Local Housing less Affordable

Local housing less affordable “ Back in 2006 the average price was substantially lower …”

Regina Leader Post - January 26, 2010

Regina’s housing market has gone from being the most affordable in Canada to moderately unaffordable in less than three years, according to the Frontier Centre for Public Policy.

The Queen City rated 3.5 on the centre’s affordability index, which falls within the ‘moderately unaffordable’ range of 3.1 to four. Regina’s rating remains unchanged from 2008 to 2009, said the report released Monday.

The centre’s affordability index is calculated by taking the median house price — the exact mid-point between the highest priced and lowest priced house sold in the third quarter — and dividing it by median annual gross income.

For example, in Vancouver, the median value of homes sold in the third quarter of 2009 was $549,000, while the median household income was $58,200 for a multiple of 9.3. In other words, it would take 9.3 years of income to pay for a typical home in Vancouver. Historically, the ratio was three years of salary, but in recent years that has increased dramatically.

In Regina, that ratio is 3.5 times annual income, but as recently as 2006 was only two times income, says David Seymour of the Frontier Centre’s Regina office.

“The Saskatchewan (housing affordability chart) is really interesting … In 2006, it was at 2.0, then in 2007 it was 2.6, then it went up to 3.5 (in 2008),’’ Seymour said.

In fact, two to three years ago, Regina was among the most affordable cities in the world. Today, Regina is on par with the average Canadian city as being moderately unaffordable.

Saskatoon, at 4.4, is considered “seriously unaffordable,’’ along with Calgary, Edmonton, Hamilton and Montreal. In 2008, Saskatoon was even more unaffordable at 4.6.

Seymour said the rising cost of Regina housing doesn’t seem to be related to the cost of materials or labour. He said restrictive zoning regulations could be restricting access to land for development, causing housing prices to rise.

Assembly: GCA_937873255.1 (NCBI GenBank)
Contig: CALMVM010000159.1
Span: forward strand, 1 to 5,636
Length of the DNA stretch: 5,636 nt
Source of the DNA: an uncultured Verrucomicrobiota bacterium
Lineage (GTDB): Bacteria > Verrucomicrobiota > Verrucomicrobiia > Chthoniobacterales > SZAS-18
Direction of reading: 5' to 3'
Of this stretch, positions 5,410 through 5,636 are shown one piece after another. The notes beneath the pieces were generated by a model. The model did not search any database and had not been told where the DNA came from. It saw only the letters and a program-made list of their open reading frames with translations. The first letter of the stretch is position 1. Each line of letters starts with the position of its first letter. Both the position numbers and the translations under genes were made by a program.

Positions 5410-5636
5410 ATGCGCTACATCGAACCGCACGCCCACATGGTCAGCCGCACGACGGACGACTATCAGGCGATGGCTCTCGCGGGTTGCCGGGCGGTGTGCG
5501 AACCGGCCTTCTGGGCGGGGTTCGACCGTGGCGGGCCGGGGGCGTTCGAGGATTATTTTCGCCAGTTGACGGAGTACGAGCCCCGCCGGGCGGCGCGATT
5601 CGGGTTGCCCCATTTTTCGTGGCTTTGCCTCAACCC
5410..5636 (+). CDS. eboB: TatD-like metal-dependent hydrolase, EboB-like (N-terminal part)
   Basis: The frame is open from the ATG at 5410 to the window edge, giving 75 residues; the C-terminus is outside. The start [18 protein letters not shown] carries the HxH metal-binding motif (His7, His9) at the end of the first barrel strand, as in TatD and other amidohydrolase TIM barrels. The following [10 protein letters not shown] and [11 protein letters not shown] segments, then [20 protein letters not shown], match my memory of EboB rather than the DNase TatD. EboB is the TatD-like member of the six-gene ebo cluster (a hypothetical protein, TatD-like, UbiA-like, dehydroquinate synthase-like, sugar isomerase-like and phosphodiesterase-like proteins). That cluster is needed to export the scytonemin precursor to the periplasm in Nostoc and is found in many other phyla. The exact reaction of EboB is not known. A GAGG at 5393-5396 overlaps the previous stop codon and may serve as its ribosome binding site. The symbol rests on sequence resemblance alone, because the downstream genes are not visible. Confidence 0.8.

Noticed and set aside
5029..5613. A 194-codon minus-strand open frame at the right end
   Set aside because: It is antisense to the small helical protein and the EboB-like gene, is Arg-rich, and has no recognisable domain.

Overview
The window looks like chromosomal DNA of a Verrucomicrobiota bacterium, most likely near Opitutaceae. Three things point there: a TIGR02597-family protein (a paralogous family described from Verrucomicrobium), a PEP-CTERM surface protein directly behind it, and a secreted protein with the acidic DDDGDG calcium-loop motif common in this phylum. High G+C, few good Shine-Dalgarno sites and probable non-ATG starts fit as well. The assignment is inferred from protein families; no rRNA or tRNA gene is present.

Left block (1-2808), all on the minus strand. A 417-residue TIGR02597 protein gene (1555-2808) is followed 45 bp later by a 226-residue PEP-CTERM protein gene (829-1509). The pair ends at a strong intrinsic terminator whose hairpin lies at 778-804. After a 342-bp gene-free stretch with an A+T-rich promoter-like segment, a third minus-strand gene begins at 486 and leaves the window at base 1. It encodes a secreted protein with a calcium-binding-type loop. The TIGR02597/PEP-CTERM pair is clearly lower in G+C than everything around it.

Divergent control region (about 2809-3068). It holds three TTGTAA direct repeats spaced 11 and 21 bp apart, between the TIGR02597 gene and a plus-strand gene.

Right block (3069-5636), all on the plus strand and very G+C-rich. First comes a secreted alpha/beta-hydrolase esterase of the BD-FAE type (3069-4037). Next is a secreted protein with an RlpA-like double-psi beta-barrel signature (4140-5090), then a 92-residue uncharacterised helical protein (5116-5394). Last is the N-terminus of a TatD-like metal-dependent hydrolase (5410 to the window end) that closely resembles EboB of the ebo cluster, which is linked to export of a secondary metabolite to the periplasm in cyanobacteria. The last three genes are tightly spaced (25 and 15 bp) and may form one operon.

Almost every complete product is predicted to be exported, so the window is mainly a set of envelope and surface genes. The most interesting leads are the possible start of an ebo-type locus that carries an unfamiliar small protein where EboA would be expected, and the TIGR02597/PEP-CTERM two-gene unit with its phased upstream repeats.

But Gord Archibald, executive officer of the Association of Regina Realtors, said the main reason for the increase in housing prices is simple supply and demand.

“Back in 2006, the average price was substantially lower than it is now.” After two or three years of strong population and economic growth, housing prices have risen, reflecting increased demand, he said.

But Regina is still a relatively affordable place to buy a new or existing home, Archibald added.

“Outside of Winnipeg, Regina is the most affordable major market in Western Canada and is more affordable than most major markets across the country.”

Vancouver not only has the least affordable housing of the 28 markets measured in Canada, but of 272 metropolitan markets ranked in Ireland, the U.K., New Zealand, Australia, the U.S. and Canada, according to statistics compiled by the Winnipeg-based think-tank.

As Canada’s resale housing market boomed and prices rose in 2009, affordability fell, sending the national average to a reading of 3.7 from 3.5 the year before, placing Canada’s overall housing market in the “moderately unaffordable” category.

Toronto moved from a reading of 4.8 to 5.2, moving it into the severely unaffordable category, while Montreal moved from a reading of 4.6 to 4.9. Victoria was second only to Vancouver, with its reading rising from 7.4 to seven while Ottawa’s hot housing market remained within the realm of the moderately unaffordable, with a reading of 3.8, up from 3.4 the year before.

Affordability improved slightly in Calgary and Edmonton, the site of some of Canada’s hottest housing markets in recent years, falling to 4.6 from 4.8 in Calgary, and to 4.1 from 4.2 in Edmonton. They still, however, remained “seriously unaffordable.”

Suzanne Siller

Suzanne Siller

CENTURY 21 Dome Realty Inc.
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